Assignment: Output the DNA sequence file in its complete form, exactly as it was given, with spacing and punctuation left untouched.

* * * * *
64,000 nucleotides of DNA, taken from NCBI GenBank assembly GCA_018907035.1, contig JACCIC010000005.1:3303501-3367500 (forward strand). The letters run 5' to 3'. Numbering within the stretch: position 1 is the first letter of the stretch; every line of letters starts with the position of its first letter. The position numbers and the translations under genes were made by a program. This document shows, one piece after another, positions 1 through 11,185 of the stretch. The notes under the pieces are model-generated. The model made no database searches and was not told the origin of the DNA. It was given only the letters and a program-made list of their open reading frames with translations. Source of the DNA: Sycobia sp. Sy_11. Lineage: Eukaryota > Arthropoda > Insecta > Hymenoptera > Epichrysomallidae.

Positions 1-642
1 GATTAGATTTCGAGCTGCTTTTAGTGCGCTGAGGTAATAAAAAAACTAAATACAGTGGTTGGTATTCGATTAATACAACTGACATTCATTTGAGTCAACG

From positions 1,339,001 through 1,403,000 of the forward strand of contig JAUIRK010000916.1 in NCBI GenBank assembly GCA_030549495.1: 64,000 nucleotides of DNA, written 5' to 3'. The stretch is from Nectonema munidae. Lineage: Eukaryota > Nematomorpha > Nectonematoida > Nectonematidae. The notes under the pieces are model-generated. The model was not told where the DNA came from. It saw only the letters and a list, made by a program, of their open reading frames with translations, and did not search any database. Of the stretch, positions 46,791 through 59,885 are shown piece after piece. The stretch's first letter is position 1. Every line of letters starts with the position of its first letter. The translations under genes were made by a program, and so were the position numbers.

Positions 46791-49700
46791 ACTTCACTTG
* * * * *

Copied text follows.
64,000 nucleotides of DNA, taken from NCBI GenBank assembly GCA_018907035.1, contig JACCIC010000005.1:3303501-3367500 (forward strand). The letters run 5' to 3'. Numbering within the stretch: position 1 is the first letter of the stretch; every line of letters starts with the position of its first letter. The position numbers and the translations under genes were made by a program. This document shows, one piece after another, positions 1 through 11,185 of the stretch. The notes under the pieces are model-generated. The model made no database searches and was not told the origin of the DNA. It was given only the letters and a program-made list of their open reading frames with translations. Source of the DNA: Sycobia sp. Sy_11. Lineage: Eukaryota > Arthropoda > Insecta > Hymenoptera > Epichrysomallidae.

Positions 1-642
1 GATTAGATTTCGAGCTGCTTTTAGTGCGCTGAGGTAATAAAAAAACTAAATACAGTGGTTGGTATTCGATTAATACAACTGACATTCATTTGAGTCAACG

From positions 1,339,001 through 1,403,000 of the forward strand of contig JAUIRK010000916.1 in NCBI GenBank assembly GCA_030549495.1: 64,000 nucleotides of DNA, written 5' to 3'. The stretch is from Nectonema munidae. Lineage: Eukaryota > Nematomorpha > Nectonematoida > Nectonematidae. The notes under the pieces are model-generated. The model was not told where the DNA came from. It saw only the letters and a list, made by a program, of their open reading frames with translations, and did not search any database. Of the stretch, positions 46,791 through 59,885 are shown piece after piece. The stretch's first letter is position 1. Every line of letters starts with the position of its first letter. The translations under genes were made by a program, and so were the position numbers.

Positions 46791-49700
46791 ACTTCACTTG